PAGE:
Hi sullyP! I moved to Albuquerque to go to grad school fall '14 so I'm still learning about the available runs. And there's a lot of runs!
Well, first off, let me introduce you go two groups that know the rivers well: Adobe White Water Club
and the Albuquerque/Santa Fe Kayak Meet-Up
. Tlhe meet-up explores a lot of the Rio Grande (a bunch of your New Mexico rafting near Santa Fe is on the Rio Grande), and parts of the lower Chama that aren't run often. The Adobe White Water Club meets in Albuquerque every 2nd Tuesday of each month. It's a great group, lots of boaters interested in GC runs, Utah runs, and San Juan runs.
The two "main" rivers near Santa Fe are the Chama and the Rio Grande. For the Rio Grande I recommend the guide book The Rio Grande
by Paul Bauer. He describes all the runs from Colorado down to Cochiti Reservoir (south of Santa Fe), as well as the geology of the region.
The Rio Grande has a great selection of runs from Wild Rivers Park (near Questa, NM) down to the Embudo gauge (just up stream from the community of Velarde, just down stream from the community of Embudo, about an hour at most from Santa Fe). From Wild Rivers, putting-in at Little Arsenic trail, you have a class 3 wilderness run (with one class 4 which you can avoid by putting-in about a mile downstream at Red River). And it's a wilderness run, no roads or anything, just beautiful scenery and towards the end narrow, tall gorge walls. The take-out is John Dunn Bridge. The run is called "La Junta" or the "Middle Box'.
The next run is the 15 mile Lower Taos Box, probably the most famous run in the state. It's class 4/4+ in a wilderness canyon (again, no roads or anything, just a place where power lines cross high above on the rim of the canyon). The gorge itself is breath-taking to behold if you drive north into Taos from Santa Fe: a desert valley with a monstrous vertical crack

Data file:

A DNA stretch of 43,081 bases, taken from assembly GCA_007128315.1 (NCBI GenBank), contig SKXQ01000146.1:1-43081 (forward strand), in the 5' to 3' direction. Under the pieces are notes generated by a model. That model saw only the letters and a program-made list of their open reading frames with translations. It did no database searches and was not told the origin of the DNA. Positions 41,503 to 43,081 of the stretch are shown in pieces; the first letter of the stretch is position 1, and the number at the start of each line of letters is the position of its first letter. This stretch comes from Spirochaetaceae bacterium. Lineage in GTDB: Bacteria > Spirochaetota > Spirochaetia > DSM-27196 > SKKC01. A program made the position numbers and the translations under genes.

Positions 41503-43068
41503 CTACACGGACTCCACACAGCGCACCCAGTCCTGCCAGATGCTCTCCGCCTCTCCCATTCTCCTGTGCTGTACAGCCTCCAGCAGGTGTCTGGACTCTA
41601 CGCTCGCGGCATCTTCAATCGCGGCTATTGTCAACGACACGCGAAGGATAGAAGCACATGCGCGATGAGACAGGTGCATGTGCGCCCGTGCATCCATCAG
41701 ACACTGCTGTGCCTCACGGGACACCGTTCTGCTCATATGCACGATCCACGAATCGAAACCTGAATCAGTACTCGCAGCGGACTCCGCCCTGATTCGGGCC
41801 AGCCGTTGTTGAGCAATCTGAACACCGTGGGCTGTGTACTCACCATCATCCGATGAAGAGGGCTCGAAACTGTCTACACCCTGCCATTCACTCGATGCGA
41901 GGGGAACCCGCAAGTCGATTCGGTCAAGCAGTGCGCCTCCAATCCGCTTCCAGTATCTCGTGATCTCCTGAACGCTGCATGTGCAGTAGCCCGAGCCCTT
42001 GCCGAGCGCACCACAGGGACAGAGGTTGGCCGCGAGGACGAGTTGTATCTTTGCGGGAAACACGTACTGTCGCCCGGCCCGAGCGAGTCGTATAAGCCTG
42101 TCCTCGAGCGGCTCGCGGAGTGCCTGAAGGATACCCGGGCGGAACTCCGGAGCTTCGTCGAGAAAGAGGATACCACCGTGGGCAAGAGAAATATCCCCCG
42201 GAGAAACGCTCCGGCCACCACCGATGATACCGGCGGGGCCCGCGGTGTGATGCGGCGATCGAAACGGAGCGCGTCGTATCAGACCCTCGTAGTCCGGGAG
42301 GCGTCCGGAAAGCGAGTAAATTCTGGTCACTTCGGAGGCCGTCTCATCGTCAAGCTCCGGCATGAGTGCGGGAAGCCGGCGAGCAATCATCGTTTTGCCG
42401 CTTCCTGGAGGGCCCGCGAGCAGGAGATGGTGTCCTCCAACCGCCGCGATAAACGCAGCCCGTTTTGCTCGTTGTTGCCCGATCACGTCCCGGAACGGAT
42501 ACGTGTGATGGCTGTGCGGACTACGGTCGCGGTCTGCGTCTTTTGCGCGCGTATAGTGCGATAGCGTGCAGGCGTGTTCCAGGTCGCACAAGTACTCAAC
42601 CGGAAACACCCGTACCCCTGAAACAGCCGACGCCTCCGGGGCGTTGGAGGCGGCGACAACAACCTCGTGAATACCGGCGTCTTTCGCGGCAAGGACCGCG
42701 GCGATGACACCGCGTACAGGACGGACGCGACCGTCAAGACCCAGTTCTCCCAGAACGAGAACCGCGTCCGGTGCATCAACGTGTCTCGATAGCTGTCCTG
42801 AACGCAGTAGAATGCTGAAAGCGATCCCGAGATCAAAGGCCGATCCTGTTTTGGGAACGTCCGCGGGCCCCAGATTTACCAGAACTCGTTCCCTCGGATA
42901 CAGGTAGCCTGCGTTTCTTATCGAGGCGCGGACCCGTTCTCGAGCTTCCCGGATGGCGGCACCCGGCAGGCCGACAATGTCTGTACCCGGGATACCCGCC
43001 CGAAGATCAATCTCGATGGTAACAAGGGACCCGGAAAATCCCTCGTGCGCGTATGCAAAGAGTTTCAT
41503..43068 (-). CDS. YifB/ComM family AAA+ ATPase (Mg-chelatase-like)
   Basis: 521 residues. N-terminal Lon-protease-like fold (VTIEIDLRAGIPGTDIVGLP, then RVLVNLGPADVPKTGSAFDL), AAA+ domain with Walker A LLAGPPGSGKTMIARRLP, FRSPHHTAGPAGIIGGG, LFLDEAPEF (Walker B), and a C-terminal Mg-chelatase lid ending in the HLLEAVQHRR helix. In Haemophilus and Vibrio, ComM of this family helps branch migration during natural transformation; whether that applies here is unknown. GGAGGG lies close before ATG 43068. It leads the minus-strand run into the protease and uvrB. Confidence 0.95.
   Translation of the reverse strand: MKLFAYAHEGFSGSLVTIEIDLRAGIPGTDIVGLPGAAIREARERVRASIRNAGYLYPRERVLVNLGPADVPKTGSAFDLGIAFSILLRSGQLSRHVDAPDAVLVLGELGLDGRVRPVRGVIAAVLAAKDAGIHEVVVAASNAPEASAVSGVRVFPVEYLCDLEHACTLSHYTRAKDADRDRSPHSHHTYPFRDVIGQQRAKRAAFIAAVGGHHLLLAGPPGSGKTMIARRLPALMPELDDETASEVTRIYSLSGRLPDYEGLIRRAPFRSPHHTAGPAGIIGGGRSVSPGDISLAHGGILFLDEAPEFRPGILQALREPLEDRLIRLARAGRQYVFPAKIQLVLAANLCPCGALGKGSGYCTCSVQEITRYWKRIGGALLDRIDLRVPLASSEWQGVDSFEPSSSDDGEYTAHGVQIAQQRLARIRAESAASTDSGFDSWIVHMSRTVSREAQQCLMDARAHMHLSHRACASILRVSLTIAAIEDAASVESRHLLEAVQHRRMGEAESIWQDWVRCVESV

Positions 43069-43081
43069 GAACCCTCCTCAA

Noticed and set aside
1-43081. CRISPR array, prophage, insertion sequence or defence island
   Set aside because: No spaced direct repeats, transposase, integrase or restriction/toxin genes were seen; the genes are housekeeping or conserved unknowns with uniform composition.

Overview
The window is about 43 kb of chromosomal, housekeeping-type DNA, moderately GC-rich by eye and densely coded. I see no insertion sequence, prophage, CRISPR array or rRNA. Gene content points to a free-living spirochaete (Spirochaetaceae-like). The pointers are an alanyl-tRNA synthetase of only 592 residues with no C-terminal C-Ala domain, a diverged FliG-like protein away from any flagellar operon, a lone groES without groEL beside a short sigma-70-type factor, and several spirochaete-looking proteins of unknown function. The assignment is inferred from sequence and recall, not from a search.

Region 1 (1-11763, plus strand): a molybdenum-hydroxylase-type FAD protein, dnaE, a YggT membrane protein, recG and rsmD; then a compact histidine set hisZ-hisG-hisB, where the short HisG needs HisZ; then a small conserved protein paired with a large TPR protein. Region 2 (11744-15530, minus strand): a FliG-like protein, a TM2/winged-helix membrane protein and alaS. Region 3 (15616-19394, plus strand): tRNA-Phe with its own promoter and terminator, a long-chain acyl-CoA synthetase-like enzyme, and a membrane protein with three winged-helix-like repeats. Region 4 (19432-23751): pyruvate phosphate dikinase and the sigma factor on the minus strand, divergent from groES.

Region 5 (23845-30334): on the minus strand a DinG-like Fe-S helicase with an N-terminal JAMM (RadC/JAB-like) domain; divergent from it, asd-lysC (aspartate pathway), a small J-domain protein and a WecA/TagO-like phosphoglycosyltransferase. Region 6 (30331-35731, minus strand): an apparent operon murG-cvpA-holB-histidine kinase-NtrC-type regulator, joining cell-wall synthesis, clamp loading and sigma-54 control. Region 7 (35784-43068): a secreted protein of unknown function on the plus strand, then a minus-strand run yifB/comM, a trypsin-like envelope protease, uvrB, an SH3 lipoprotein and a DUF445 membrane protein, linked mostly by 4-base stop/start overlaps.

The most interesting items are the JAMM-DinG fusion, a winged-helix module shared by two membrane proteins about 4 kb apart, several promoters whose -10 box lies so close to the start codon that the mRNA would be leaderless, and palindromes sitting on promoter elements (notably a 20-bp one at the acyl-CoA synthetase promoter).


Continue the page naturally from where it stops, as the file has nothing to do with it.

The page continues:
running down the middle. That crack is where the LTB trip is. You float under the Rio Grande Gorge Bridge
, a famous engineering landmark in New Mexico (if not the most famous actually, an I'm not embellishing!). For all the river guide services in the area, this is the premier run to make. And you don't need to draw a lottery permit. You might have to register, but that's it: as long as there's water, you're good to go. The take is Taos Junction Bridge.
After the LTB there's a slower stretch called the Orilla Verde, from Taos Junction Bridge (TJB) to Quartzite. It's class 2, 6.5 miles and very scenic. There's a road that runs along the river but it's not very busy. I took my folks on a trip there one evening and we saw a handful of beaver, including one that was the size of a small-medium sized dog.
Below Orilla Verde is probably the most popular section of white water in the state, the class 3/3+ Race Course. It's 4.5 miles and with some friends helping with shuttle you can get several runs in a day. The run is from Quartzite to County Line boat ramp.
The Bosque run is about 7 miles from County Line to Embudo gage (though most people take-out just above the Embudo Station Bridge). It's class 2 and it's nice to do on an easy going afternoon.
Below the Bosque the river passes through a bunch of diversion dams and makes for not the best boating, though doable. The last run is the White Rock Canyon run, a 19 mile desert canyon wilderness stretch. I've heard good things about it, haven't run it yet. The river flows past Bandelier National Monument. It's about class 3 (with one class 4 when the water is right).
There's more boating upstream, such as the Upper Taos Box (class 5/5+) and the Razor Blades (class 4). You're close to Colorado now and there's a couple class 2 runs (including a twenty-some mile wilderness run) just over the border.
The Rio Chama isn't far from you at all, maybe an hour/hour-and-a-half. There's an 8 mile stretch from Chavez Canyon to Big Eddy that's class 3-, or you can put-in upstream to tack-on
. The lower 8 miles you don't need a permit for but the upper 23 you do. The Chama canyon is very different from the Rio Grande. The Rio Grande flows through a rift that has seen lots of volcanic activity. The Rio Chama flows through sandstone canyons with all the different colored layers (red, brown, yellow) and forests growing way-up on top. I love that canyon, definitely recommend it! I haven't done the wilderness section yet on the Chama, but there's trees there, forests and trees (I'm from Oregon originally, the love of trees has stayed with me).
The other rivers I don't know too well. I did 18 miles of the Canadian (which rarely runs) last summer. There's the Upper Pecos
, not too far from Santa Fe, the Gila wilderness run
down south near Silver City.
k, when it gets enough water, provides a class 5 run. If you head for the northwest of the state you have the San Juan River (and forks) and Animas River. Farmington, where the San Juan flows through, has a white water park. Just over the border in Colorado you aren't very far from the
(4 hours to Buena Vista from Santa Fe per Google) or the
(3 hours, 20 minutes per Google).
Hope that helps!